Visiting the doctor can be intimidating and even frightening when you are concerned about Alzheimer's. Join us as Dr. Greg Cooper explains the process of diagnosing Alzheimer's and other dementias, and how you can effectively partner with your doctor as you navigate these tricky waters.   To register for this program go to http://Alzphoneprograms.org.  If no internet access, please call 800-272-3900  to register.


Webinar: Using Music To Combat Anxiety & Create Harmony

Wednesday, July 17


or 2:00pm-2:30pm

(recorded to watch at later time of your convenience)

Music can bring about amazing results for people in various stages of Alzheimer’s disease. This webinar will look at the evidence base for music, how to choose the right music, and what benefits you might expect from incorporating music into the daily routine of a person with dementia. Presented by Elizabeth Hagemann, MA of the Alzheimer’s Association. To register for this program go to ALZWebinars.org.


Webinar: Resources For Overwhelmed Caregivers: How To Get Help Now

Tuesday, July 23


or 2:00pm-2:30pm

(recorded to watch at later time of your convenience)

By the time many caregivers realize that they cannot “do it all,” they are already overwhelmed by the demands Alzheimer’s makes on them. In this webinar we will learn about various places to find caregiver resources, enabling caregivers to continue providing good care for their loved ones, and finding needed support for themselves.  Presented by Melissa Tucker of the Alzheimer’s Association.  To register to ALZWebinars.org.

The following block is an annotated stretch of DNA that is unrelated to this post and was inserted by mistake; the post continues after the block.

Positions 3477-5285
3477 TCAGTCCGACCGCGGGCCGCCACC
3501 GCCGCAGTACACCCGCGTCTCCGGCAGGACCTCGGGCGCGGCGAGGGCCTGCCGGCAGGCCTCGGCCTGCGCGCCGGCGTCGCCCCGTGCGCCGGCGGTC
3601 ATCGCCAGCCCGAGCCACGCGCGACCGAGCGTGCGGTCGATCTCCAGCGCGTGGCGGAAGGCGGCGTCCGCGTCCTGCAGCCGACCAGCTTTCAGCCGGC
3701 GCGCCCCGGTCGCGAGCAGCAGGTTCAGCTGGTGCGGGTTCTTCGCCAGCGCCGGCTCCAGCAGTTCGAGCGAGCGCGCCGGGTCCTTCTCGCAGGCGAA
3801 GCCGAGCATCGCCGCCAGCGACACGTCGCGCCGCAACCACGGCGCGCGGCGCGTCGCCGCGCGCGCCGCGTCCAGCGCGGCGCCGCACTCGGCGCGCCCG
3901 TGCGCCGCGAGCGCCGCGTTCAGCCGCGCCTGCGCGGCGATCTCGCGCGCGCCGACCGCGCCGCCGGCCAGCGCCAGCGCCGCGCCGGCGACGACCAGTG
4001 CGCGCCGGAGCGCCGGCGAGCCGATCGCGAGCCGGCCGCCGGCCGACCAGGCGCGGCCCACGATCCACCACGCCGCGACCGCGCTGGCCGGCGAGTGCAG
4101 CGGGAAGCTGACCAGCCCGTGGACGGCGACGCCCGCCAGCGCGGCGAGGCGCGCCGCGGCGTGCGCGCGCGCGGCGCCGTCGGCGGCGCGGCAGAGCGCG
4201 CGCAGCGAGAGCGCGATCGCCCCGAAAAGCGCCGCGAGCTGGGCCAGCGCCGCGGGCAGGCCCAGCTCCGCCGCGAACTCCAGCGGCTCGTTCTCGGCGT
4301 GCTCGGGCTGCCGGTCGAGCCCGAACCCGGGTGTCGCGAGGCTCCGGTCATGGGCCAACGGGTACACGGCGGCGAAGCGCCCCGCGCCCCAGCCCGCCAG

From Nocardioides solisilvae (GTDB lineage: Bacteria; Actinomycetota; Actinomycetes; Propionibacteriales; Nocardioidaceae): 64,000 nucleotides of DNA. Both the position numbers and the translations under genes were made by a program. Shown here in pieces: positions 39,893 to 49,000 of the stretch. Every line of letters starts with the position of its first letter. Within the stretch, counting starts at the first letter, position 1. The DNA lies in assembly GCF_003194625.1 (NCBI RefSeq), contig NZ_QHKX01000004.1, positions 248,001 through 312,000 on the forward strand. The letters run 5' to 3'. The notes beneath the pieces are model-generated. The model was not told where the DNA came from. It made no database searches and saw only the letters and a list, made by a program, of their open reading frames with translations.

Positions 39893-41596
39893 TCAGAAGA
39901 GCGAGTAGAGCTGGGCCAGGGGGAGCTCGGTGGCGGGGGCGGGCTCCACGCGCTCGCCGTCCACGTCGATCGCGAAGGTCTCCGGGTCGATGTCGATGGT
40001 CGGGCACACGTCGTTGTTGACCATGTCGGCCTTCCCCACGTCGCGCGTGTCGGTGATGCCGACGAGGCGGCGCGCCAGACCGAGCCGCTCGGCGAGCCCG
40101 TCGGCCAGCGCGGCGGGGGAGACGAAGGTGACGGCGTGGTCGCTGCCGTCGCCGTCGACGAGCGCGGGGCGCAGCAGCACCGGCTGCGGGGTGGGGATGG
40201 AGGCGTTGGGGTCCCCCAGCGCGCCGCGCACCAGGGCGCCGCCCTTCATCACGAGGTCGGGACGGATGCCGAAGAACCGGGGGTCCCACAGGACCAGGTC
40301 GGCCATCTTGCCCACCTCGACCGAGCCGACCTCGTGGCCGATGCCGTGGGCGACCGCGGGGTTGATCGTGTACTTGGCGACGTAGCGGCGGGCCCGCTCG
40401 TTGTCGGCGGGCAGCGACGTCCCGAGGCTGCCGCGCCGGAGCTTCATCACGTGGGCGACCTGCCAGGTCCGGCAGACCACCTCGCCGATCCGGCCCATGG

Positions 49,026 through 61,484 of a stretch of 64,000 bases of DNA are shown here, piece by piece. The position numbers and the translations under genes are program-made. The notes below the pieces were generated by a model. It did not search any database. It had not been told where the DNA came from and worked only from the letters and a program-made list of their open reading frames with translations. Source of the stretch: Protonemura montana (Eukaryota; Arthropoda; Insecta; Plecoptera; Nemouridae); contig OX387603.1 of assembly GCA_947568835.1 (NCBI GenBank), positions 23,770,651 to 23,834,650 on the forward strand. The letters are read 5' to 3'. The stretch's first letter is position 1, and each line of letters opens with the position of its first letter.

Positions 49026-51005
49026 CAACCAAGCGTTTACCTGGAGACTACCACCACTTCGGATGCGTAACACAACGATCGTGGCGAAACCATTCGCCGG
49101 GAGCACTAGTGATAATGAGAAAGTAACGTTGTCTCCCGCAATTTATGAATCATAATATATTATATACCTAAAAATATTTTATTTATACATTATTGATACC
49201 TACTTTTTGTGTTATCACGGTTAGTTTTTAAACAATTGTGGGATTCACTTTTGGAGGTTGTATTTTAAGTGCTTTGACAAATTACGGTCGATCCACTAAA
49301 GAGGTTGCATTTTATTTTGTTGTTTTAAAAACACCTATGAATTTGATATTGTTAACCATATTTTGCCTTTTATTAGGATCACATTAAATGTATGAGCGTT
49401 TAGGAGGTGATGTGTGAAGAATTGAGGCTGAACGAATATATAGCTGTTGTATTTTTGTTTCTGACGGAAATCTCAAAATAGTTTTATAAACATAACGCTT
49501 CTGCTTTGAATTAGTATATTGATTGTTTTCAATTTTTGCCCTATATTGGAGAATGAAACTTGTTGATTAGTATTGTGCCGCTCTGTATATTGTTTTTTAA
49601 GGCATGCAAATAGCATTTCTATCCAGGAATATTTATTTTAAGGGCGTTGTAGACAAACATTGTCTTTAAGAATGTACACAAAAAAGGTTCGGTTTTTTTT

Monthly Education Meeting

  Tuesday, July 9


Hosted by:

Fackler Homes

 MUSCL Senior Wellness Center

 1016 E. Burnett Ave, Louisville, 40217

Call OADC at 502-574-5092 for more information


Atria Springdale hosts Silent Auction & Spaghetti Dinner 

Tuesday, July 23

4:00pm- 7:00pm

 Enjoy delicious food and live music while you support a worthy cause.

This event is open to the pubic, so bring a friend! Dinner $8 Auction offerings include home décor, jewelry, massages, spa services, restaurants, Holiday World, and more. 

RSVP to Sarah at 502-412-0222

All proceeds benefit the Alzheimer's Association


Preparing Your Estate Plan

Thursday, July 25


Sean Smith
Financial Planner/Edward Jones

Additionally, The Law Office of Melissa Rodden Mays,
specializing in Elder Law, Probate and Estate
Planning, from Louisville Kentucky, will be
available to answer questions.

Brennen Room of the Saffin Center
Holy Family Church
3938 Popular Level Rd.


Go Confidently with Bonnie St. John –

Normal is Overrated,


Wednesday, June 26

5:30pm to 8:00pm

Join Bonnie as she shares her personal story of resilience and
encourages us to aim higher and live life to our fullest potential.

RSVP: Call 629-1234, option 4

The Olmsted

3701 Frankfort Ave.

You can now get text reminders for TRIAD and links to the OADC newsletter on your phone by clicking the seal below and simply entering your phone number!


*Your number is kept confidential and not sold or given to other agencies.*



Sarah Teeters


Louisville Metro Government

Office for Aging & Disabled Citizens

Department of Resilience & Community Services

The Edison Center

701 West Ormsby Street, Suite 201, Louisville, KY 40203